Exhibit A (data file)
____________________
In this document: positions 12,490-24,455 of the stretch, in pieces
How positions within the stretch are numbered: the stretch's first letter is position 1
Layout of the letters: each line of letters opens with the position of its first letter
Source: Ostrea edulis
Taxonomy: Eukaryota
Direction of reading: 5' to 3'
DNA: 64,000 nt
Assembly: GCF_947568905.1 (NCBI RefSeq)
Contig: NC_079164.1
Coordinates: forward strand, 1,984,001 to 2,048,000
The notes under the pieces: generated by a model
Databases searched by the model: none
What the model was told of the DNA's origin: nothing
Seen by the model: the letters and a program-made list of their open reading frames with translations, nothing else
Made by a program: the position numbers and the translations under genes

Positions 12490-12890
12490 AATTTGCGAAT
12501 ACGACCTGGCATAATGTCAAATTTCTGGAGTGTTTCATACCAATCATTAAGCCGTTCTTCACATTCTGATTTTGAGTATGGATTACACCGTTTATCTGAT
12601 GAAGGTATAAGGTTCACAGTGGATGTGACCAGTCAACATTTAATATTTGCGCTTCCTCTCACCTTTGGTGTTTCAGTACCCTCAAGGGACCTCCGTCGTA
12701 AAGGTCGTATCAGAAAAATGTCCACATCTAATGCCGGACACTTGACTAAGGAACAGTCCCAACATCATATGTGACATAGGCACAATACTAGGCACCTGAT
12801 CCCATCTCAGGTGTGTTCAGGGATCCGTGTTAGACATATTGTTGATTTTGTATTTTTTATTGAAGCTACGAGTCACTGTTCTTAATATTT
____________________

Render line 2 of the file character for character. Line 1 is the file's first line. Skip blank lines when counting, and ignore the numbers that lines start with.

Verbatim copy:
How positions within the stretch are numbered: the stretch's first letter is position 1